After Years of Growth, Automakers Are Cutting U.S. Jobs

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SOLIHULL, ENGLAND - MARCH 06: Robotic systems work on the chassis of a car during an automated stage of production at the Jaguar Land Rover factory on March 1, 2017 in Solihull, England. The company has pledged it's 'heart and soul' to production in the UK after producing the new "Velar" model for global sale, at their Solihull factory. (Photo by Leon Neal/Getty Images)

After a prolonged recovery that culminated in two years of record sales, the American auto industry is slowing down, with fewer buyers in dealer showrooms and fewer workers on the factory floor.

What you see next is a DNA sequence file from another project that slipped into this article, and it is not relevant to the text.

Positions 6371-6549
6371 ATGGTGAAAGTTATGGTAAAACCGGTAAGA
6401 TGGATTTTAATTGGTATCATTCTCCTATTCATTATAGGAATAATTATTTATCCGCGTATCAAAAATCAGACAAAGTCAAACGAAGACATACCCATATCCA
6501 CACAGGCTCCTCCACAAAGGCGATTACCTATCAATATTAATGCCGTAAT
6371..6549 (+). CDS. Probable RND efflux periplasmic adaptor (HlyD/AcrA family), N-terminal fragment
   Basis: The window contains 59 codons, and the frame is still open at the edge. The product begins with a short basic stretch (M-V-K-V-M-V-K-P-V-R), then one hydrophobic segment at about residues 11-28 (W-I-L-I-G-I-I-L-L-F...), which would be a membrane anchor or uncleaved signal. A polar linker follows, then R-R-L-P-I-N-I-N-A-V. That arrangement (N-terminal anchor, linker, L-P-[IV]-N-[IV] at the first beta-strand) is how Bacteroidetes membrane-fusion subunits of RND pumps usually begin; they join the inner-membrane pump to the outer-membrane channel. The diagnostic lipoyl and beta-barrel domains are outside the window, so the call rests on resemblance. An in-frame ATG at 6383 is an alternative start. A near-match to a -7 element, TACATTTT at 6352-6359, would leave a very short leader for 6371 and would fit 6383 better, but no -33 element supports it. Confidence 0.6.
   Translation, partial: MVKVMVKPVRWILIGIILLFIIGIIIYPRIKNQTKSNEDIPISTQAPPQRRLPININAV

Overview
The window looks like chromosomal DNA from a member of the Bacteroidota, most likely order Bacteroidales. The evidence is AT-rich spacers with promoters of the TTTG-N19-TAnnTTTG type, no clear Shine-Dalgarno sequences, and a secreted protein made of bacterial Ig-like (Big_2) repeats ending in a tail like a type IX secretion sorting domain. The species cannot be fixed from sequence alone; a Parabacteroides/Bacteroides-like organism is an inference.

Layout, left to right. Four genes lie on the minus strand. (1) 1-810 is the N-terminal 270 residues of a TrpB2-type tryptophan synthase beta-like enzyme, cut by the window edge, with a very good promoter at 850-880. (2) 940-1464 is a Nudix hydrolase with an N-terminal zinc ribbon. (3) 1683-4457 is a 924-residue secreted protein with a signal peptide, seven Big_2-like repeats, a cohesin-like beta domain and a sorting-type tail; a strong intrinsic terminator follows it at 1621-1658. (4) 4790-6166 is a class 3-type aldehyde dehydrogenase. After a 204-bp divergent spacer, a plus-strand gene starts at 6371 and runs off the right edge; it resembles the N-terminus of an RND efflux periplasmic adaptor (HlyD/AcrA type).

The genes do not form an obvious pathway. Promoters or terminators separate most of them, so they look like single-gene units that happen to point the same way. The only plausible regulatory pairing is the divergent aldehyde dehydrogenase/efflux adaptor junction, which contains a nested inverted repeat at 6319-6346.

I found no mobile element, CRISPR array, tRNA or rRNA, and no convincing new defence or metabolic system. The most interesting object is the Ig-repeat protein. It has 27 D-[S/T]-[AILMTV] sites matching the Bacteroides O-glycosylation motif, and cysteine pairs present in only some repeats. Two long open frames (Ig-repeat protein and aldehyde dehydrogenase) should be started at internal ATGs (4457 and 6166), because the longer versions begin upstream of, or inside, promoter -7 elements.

Automakers said this week that sales dropped in June for a sixth consecutive month, falling by 3 percent from a year ago, a trend that analysts do not see letting up anytime soon. And as demand falls, there is less work in the nation’s auto-assembly plants — primarily those that build traditional passenger cars.

Last year, those plants hit a peak of 211,000 workers, a 55 percent increase since the depths of the recession in 2009. That figure has dropped by more than 2 percent so far this year, to 206,000 workers in April, according to the Bureau of Labor Statistics, and could shrink further as sales continue to fall.

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